CREATIVE FAMILIES. Ruchika says her mother, who studied Indian classical music, was “always doing or making something”. The designer links craft, fashion, art, colour and cooking. They’re all creative expressions, she says. Oh, it probably helps that her father, who paints as a hobby, works professionally as a pigment maker. For Ruchika, fashion was a logical progression.
INDEPENDENT WOMEN. Ruchika’s mother instilled in her the need to do create her own success and apply drive and purpose to her career plans. We love inspiring mammas.
INDIAN CRAFT TRADITION. “Upcyling and not wasting was something that was so rooted in the past,” says Ruchika, “there is emotional value in something someone has made with their own hands.” She tells us the story of how the women in her family, like many others, would make clothes and blankets for a new baby by upcycling their old saris - this act threaded love into the gift with every stitch. Ah.
LONDON COLLEGE OF FASHION They say: “We believe in using the subject of fashion, together with its industrial importance, to shape lives and drive economic and social transformation. Our College is a total fashion ecology where we examine the past in order to build a sustainable future and improve the way we live. We want our students to have inventive, assertive ideas that challenge social and political agendas. Through teaching, research and knowledge exchange we give our students the skills, opportunities and - above all - the freedom, to put those ideas into practice.” Interested? Listen to our Episode with Dilys Williams, who runs the Centre for Sustainable Fashion at LCF. For Ruchika, enrolling there was also about immersing herself in the fashion energy of the city for the first time. “It’s not about fitting in, but it’s more about expression,” she says.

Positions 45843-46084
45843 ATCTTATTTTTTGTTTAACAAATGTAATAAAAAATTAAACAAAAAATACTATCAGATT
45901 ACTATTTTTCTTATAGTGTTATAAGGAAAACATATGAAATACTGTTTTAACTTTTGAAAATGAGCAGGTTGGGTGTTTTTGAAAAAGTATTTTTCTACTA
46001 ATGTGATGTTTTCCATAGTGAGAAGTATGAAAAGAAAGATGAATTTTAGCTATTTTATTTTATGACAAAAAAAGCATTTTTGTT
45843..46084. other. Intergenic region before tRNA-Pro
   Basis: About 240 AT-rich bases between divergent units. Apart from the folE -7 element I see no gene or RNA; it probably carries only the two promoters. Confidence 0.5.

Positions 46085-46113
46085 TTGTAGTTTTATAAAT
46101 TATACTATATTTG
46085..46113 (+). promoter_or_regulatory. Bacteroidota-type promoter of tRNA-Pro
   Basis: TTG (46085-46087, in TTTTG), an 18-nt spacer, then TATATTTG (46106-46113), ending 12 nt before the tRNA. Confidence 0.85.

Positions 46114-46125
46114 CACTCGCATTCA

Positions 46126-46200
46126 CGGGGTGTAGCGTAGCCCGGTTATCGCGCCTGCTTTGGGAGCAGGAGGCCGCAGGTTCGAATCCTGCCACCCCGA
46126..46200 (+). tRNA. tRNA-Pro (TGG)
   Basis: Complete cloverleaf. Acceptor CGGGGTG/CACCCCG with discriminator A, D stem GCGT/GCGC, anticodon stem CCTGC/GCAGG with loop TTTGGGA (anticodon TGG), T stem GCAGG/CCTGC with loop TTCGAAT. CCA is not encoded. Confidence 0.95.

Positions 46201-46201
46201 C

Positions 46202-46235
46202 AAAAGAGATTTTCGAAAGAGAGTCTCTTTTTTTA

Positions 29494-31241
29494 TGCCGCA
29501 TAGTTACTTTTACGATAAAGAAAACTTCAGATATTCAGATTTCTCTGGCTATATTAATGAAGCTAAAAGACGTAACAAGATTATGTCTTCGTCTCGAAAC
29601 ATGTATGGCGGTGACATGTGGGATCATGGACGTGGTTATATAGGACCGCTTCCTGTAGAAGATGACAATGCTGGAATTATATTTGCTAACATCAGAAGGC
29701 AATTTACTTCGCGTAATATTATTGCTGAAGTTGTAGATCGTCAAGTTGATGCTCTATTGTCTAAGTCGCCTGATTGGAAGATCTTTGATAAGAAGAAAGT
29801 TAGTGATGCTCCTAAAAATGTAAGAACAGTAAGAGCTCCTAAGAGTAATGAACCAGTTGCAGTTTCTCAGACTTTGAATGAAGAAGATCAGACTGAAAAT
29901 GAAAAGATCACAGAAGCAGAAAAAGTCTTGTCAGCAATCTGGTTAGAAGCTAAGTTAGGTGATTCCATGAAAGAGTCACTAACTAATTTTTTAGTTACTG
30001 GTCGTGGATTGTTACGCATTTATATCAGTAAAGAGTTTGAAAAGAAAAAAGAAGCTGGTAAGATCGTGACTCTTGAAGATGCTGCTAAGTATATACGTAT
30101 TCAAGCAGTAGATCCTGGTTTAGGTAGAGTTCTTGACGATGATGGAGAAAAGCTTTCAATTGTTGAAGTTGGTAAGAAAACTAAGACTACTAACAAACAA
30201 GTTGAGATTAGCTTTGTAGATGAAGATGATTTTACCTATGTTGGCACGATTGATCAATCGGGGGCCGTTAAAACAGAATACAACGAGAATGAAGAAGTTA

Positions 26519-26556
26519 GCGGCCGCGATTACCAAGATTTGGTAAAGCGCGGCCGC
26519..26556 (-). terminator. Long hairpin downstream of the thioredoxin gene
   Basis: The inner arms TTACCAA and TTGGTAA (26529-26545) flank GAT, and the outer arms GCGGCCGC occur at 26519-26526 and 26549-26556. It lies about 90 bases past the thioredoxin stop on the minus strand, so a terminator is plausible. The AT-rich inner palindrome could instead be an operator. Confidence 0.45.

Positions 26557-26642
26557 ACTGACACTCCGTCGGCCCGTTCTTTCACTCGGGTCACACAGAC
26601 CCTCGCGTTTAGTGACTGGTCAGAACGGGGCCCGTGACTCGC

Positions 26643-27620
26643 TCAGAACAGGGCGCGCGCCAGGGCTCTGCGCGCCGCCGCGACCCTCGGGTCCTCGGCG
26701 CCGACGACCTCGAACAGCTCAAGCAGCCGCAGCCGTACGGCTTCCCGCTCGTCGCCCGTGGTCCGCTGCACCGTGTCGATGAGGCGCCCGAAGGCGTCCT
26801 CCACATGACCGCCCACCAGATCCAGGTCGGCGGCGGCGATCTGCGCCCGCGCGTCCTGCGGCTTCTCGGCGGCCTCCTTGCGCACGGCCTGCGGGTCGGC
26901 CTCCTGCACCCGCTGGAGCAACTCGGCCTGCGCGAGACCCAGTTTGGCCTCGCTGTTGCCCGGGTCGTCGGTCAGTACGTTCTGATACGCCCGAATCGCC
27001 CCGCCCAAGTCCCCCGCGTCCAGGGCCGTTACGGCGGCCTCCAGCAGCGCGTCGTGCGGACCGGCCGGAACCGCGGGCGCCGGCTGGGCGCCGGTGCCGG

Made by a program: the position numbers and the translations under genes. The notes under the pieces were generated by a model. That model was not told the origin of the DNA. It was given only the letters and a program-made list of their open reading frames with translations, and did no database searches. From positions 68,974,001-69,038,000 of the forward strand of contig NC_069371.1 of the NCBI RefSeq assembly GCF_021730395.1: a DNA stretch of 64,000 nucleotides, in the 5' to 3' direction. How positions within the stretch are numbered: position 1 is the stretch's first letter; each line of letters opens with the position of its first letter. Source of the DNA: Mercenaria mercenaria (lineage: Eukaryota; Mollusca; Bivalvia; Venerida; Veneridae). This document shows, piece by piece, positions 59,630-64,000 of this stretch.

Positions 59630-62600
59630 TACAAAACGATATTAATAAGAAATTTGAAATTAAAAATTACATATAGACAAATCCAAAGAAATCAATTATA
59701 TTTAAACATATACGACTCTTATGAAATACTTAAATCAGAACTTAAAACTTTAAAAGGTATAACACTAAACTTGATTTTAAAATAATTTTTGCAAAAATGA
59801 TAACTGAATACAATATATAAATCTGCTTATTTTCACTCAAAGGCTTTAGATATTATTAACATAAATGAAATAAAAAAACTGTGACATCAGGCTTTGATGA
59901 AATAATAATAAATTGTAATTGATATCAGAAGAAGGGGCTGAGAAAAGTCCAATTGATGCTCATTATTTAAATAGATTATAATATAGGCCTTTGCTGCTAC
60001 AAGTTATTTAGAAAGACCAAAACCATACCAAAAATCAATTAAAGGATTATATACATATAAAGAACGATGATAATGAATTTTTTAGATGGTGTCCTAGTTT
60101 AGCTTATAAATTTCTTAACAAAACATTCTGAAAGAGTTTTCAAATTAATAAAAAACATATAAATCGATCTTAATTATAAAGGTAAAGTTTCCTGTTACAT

BOHO CHIC is often the default point for artisanal handwork - whereby the wearer can read from a garment’s aesthetic how it has been made. A garments might play up the handwork aspect via purposeful imperfection, for example. Or by “ethnic” styling - you know the score: 1960s hippie vibes, Talitha Gerry on the roof in Marrakesh, traditional embroideries. That’s fine, says Ruchika, but it isn’t for her. “I always wanted to make something that doesn’t exist, because I don’t believe in adding to something that is already there. But what about the women who want to wear modern, clean-lined things? If I can open those women up to artisanal craft then I am adding something [meaningful].”
PLEATS. Heat-setting works best with synthetic fabrics - basically the plastic melts the pleat into shape. “Most natural fabrics such as wool or silk will pleat perfectly well, but care has to be taken in cleaning and wearing. Cotton and Linen will pleat but tends to crease easily. 100% polyester fabrics are best for pleating and can normally be washed at a low temperature and still hold their shape.” Via Ciment Pleating. Ruchika solved the permanence problem by pleating her woollen pieces with heat, then securing with a top stitched, contrasting binding. Tricky work!